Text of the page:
“Hong Kong’s listing rules are clear and, if there is a need to change them, we should do it via due process,” he wrote, on the same day as reports that Alibaba was likely move its IPO to the US.

“If we chop and change our regulations to fit whoever comes along, we will lose all credibility.”

Door closing

While the HKEx has closed its doors to the Alibaba listing, US stock exchanges have welcomed the mammoth transaction with open arms.

The US market has no precedent for the exact boardroom structure Alibaba has proposed, although it allows dual-class shares that give some investors preferential voting rights.

According to Alibaba, the New York Stock Exchange and the Nasdaq have confirmed in letters that the company’s partnership structure, including its nomination to the board, is fully compliant with the listing rules.

Although the US regulators have given the management setup the green light, Alibaba has yet to file a listing application to any stock exchange. A US listing appears to be the favourite option, but an IPO is now unlikely to materialise until early next year.

Business as usual

The delay to Alibaba’s listing plan, however, does not appear to be putting substantial financial pressure on the company’s operations. It even made a few acquisitions recently.

For instance, the online payment affiliate of Alibaba is to acquire a 51% stake in Tianhong Asset Management for Rmb1.18bn (US$193m) in a bid to accelerate its push into online financial services.

Alibaba is also reported to be leading an investment round of about US$200m in fledgling US retail website ShopRunner, which offers brands from Calvin Klein to GNC free two-day shipping of goods.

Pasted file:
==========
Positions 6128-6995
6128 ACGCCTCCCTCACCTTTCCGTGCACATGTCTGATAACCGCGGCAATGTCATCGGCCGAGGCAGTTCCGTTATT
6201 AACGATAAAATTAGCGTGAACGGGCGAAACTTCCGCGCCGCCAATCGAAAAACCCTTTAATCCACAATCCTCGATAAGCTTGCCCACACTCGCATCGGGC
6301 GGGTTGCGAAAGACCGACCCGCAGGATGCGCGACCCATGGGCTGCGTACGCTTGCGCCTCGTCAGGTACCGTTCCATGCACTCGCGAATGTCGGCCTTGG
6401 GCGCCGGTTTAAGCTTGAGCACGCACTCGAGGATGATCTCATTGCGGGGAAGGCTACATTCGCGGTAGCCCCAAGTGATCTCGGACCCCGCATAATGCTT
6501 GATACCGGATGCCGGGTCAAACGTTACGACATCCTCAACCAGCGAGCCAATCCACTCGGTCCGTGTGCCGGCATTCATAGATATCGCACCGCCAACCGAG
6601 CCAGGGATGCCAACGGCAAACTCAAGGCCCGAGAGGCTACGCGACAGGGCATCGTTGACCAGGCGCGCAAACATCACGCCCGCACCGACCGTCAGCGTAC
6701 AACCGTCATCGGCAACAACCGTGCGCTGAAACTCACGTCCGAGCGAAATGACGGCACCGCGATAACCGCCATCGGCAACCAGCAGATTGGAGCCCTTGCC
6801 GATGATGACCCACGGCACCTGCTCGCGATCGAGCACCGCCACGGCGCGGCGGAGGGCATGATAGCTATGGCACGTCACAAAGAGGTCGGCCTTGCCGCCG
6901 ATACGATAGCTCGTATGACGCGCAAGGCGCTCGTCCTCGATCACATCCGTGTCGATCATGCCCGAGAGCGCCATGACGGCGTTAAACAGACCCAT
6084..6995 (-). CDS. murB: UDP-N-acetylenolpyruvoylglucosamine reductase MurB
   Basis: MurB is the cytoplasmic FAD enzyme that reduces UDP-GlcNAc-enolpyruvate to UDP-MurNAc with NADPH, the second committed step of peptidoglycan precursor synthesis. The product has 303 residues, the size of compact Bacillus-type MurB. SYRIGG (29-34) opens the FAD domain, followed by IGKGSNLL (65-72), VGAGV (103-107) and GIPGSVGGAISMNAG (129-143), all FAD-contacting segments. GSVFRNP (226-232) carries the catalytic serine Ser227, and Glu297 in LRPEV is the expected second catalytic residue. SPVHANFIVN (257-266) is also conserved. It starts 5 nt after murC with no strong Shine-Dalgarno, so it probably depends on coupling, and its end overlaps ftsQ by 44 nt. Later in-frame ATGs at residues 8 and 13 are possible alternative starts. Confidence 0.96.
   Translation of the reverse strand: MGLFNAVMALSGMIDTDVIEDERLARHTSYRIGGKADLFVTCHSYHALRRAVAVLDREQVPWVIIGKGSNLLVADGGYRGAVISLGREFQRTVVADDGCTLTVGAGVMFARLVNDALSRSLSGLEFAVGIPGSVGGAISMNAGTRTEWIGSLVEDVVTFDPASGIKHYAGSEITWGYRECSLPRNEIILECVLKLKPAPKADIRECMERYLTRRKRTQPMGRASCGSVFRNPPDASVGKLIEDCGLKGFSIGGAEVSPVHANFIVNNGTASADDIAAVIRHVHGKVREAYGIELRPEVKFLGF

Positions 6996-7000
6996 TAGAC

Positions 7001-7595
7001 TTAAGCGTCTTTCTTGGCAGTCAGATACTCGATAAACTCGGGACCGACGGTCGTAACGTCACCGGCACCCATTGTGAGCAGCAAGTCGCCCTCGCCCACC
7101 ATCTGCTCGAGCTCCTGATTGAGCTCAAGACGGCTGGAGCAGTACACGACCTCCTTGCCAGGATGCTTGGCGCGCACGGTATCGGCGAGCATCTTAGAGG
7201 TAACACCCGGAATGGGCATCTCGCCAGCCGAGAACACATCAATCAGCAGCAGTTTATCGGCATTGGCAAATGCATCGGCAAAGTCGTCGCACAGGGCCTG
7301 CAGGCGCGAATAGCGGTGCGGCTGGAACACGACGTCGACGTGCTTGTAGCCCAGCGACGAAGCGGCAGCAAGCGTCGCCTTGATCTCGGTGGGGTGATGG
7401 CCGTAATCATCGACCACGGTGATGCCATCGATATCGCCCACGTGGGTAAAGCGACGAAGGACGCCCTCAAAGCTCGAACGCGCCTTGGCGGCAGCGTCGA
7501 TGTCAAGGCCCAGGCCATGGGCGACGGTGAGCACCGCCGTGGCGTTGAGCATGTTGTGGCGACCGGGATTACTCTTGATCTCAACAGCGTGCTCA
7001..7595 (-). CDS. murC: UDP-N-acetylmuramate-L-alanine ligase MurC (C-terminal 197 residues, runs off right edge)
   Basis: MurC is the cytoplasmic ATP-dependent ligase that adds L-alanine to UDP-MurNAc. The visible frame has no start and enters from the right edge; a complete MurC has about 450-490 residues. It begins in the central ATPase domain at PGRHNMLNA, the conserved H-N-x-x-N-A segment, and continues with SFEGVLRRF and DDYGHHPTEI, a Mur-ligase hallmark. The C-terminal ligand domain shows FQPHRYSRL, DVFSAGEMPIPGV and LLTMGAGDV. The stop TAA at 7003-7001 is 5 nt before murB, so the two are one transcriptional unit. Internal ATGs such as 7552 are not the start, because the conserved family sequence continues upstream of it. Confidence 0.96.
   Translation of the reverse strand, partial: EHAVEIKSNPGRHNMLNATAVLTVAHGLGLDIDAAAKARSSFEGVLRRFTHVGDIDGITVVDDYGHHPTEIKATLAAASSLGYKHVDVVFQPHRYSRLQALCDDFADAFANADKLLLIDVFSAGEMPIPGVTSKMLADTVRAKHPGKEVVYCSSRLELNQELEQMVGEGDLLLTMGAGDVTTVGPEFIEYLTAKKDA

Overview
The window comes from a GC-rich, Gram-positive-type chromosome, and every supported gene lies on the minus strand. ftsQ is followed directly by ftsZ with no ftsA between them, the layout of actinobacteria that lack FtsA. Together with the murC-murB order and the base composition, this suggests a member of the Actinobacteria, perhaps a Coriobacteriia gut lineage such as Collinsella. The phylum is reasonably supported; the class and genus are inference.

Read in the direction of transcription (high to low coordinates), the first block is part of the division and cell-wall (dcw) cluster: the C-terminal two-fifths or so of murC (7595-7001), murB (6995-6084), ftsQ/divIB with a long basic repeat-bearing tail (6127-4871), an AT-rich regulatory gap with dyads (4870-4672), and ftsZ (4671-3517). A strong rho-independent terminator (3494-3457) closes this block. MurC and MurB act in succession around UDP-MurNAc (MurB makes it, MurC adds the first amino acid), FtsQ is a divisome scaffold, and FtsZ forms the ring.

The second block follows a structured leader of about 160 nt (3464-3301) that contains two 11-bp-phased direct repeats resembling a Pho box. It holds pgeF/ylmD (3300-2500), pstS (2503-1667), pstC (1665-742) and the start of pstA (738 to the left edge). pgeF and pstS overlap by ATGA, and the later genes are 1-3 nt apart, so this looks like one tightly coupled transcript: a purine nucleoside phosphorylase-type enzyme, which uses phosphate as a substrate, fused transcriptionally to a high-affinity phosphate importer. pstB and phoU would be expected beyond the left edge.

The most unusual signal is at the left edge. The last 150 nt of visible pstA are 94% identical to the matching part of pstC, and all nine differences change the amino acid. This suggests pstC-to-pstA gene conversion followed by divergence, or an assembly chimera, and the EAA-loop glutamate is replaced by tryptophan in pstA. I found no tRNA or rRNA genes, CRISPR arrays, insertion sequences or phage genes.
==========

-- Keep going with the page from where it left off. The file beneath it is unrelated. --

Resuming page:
Also, if Alibaba really needs some big money for acquisitions, it can always take loans. The response to the company’s US$8bn loan in July showed that banks were more than happy to lend to the internet giant.

The loan drew participation from 22 banks. As mandated lead arrangers, underwriters and bookrunners, eight lenders, namely Citigroup, Credit Suisse, DBS, Deutsche Bank, HSBC, JP Morgan,

Mizuho Bank and Morgan Stanley, took the largest pieces at US$550m each. ANZ, meanwhile, took US$500m.

Goldman Sachs took US$300m as one of the MLABs, while BNP Paribas signed up for US$250m as one of the MLAs.

Proceeds of the three-tranche facility will be used to refinance US$4bn of loans put in place last year, with the rest going to meet general corporate purposes.

The banks had been eager to join the loan, betting that it would boost their chances of winning a role on Alibaba’s enormous float and on future mandates. Alibaba’s decision to go public in the US, however, could mean banks without strong franchises there would lose out.

Credit Suisse and Morgan Stanley are hotly tipped to lead Alibaba’s listing, as the two have worked on the deal for quite some time.

Ma, a former English teacher, founded Alibaba in 1999. According to data from Euromonitor International, Alibaba dominated the Chinese Internet retailing market with a 51% market share in 2012.